Iranian acid victim spares her attacker from same fate


Ameneh Bahrami, who was blinded in both eyes after having acid hurled in her face by a university classmate when she repeatedly spurned his offer of marriage, arrives at her home with her father in Tehran, on July 31, 2011.



An Iranian woman blinded in both eyes by a man who threw acid into her face has pardoned her attacker - just as he was to have several drops of acid put into his one of his eyes in a court-ordered retribution.

The man waited on his knees and wept as a doctor prepared to blind the man with acid after giving him an anesthetic but at the last minute she pardoned him.

"What do you want to do now?" the doctor asked 34-year-old Ameneh Bahrami.

Bahrami, who had refused to marry Movahedi, was disfigured and blinded by him when he threw a jar of acid in her face while she was returning home from work in 2004, The Guardian reports.

"I forgave him, I forgave him," she responded, asking the doctor to spare him at the last minute in a dramatic scene broadcast on Iran's state television.

Bahrami lost her sight and suffered horrific burns to her face, scalp and body in the attack, carried out by a man who was angered that she refused his marriage proposal.

"It is best to pardon when you are in a position of power," Bahrami said in explaining her decision on Sunday to spare him.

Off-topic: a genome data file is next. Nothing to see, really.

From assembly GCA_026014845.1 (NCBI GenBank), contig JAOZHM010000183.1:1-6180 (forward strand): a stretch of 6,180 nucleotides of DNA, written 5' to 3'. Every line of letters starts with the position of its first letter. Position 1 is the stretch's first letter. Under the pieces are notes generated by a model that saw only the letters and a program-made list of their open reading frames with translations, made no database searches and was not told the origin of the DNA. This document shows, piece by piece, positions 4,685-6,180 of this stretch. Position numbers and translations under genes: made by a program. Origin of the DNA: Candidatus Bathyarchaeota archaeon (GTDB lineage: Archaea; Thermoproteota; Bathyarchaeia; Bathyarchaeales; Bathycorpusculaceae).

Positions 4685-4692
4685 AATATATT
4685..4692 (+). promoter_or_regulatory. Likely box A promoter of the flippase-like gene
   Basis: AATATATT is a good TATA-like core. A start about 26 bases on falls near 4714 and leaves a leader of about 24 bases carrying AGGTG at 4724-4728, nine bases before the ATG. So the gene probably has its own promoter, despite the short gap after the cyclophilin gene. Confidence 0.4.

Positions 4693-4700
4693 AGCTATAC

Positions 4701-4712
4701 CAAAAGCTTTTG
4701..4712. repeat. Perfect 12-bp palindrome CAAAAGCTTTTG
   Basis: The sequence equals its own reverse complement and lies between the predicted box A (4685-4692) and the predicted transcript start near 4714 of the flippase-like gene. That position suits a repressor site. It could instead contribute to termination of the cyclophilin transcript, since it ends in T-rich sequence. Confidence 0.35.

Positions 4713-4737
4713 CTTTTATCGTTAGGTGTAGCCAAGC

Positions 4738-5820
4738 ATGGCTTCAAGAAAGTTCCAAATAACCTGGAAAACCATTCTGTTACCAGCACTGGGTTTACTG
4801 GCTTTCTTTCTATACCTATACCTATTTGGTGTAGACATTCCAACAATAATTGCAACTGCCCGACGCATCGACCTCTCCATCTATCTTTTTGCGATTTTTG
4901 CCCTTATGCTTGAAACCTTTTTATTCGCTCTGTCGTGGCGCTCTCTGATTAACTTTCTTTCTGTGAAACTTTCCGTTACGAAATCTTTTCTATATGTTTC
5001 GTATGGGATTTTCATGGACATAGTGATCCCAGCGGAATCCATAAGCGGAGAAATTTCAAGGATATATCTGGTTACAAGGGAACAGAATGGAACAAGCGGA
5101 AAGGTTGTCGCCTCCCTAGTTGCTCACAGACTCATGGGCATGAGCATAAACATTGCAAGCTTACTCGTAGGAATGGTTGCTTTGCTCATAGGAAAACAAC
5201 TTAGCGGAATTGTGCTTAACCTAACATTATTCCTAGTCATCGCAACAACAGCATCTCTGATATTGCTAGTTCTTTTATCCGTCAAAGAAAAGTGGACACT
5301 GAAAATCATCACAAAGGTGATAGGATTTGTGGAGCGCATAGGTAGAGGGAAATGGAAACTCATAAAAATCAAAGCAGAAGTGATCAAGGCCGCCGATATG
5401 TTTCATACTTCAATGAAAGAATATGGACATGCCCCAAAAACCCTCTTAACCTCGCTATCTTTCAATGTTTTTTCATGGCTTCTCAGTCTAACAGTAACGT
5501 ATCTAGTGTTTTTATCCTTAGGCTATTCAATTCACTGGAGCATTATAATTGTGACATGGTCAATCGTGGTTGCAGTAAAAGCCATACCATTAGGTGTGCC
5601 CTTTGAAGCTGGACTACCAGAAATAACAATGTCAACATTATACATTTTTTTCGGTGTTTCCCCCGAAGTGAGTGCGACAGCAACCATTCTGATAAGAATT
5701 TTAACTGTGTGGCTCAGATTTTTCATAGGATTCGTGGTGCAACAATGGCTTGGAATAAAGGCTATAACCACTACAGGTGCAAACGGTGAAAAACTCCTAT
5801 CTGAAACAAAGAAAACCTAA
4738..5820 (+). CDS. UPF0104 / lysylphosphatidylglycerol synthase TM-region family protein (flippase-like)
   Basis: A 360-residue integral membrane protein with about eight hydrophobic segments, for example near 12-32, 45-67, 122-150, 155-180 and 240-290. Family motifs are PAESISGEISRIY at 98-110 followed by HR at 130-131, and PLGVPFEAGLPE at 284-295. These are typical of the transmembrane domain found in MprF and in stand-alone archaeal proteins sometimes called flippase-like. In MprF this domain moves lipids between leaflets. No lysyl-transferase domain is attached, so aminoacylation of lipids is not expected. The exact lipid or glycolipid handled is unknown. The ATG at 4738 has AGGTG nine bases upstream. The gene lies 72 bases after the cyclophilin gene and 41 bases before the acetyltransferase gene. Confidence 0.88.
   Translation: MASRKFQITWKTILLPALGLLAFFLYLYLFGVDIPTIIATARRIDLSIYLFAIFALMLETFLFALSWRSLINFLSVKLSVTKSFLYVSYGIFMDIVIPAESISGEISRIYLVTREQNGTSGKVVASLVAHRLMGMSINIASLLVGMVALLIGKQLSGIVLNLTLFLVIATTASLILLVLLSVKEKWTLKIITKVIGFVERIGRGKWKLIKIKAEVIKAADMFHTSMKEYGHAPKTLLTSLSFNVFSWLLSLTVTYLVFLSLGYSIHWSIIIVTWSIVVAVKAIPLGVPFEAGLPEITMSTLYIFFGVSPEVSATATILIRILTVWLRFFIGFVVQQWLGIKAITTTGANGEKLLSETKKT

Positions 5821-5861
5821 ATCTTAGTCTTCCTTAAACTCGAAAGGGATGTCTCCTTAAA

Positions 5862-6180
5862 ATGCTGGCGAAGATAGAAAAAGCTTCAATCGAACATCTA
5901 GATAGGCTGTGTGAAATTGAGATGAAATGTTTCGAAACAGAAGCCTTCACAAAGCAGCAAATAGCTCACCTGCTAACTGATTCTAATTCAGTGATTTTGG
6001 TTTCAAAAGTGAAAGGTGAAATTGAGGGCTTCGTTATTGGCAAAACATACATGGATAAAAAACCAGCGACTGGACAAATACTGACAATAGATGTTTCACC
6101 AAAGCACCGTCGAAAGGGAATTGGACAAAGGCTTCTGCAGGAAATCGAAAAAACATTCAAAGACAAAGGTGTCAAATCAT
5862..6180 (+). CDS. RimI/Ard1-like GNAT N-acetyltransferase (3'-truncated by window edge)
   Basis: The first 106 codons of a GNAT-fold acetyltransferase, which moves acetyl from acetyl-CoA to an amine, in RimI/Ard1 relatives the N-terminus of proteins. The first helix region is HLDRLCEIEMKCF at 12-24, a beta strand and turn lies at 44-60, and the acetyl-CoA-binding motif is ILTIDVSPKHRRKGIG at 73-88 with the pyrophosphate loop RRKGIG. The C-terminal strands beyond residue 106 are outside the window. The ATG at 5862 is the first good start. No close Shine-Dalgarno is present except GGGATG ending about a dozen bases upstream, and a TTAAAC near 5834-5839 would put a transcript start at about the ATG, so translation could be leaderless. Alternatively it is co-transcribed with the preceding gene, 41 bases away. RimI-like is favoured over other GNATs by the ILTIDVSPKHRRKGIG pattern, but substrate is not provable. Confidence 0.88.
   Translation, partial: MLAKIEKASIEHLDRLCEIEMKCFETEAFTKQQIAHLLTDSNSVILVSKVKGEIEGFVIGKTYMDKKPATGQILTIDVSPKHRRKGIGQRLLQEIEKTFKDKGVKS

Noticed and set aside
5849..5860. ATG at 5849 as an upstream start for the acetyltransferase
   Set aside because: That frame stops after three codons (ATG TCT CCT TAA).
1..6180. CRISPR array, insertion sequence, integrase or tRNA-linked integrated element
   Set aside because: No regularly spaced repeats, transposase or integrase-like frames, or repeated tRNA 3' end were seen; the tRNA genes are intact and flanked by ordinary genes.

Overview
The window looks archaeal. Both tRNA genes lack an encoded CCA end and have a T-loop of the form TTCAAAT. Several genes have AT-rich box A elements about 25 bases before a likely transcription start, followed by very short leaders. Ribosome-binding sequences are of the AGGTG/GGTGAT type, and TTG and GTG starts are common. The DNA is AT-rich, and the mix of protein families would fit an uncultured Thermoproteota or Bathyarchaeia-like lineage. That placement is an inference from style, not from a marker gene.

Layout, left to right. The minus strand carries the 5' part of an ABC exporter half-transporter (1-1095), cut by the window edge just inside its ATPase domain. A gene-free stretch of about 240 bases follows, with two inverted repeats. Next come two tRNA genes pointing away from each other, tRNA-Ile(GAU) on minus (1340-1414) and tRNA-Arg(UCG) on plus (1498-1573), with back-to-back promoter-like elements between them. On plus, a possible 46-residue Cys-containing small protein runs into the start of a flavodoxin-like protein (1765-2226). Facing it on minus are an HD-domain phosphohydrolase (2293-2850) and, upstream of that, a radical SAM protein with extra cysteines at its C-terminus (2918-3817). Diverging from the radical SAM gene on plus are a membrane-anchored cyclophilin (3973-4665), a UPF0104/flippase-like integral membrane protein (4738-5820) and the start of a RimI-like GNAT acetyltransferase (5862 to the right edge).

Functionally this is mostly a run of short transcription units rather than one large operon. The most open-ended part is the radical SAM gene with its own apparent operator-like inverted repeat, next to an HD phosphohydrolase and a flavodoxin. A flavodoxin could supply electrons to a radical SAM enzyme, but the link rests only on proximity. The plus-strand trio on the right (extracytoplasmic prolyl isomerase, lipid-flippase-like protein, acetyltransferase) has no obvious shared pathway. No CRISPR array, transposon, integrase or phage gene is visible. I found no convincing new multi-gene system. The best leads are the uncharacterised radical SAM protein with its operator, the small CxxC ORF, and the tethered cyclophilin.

Under Islamic law in Iranian victims are allowed to seek such retribution, known as qisas, including for assault and even murder. However, Sharia law also advises clemency particularly during or before Ramadan, which is about to start in Iran on Monday, the Guardian reports.

Human Rights groups had urged her not to carry out the blinding sentence.

She said later that she never intended to go ahead with the retribution but it was important that he receive such a sentence.

Her sobbing attacker, Majid Movahedi, said Bahrami was "very generous".

He is also sentenced to 12 years in jail.

Bahrami still wants financial compensation - known as "blood money" - to cover her medical bills, Reuters reports.

She told Iran's ISNA news agency she struggled with the decision for seven years, but finally decided to accept the Koran's recommendation to grant a pardon.

There have been several other acid attacks on women in Iran.

Last week, a young woman died after a man poured acid on her face for rejecting his marriage proposal. Her attacker remains at large, AP reports.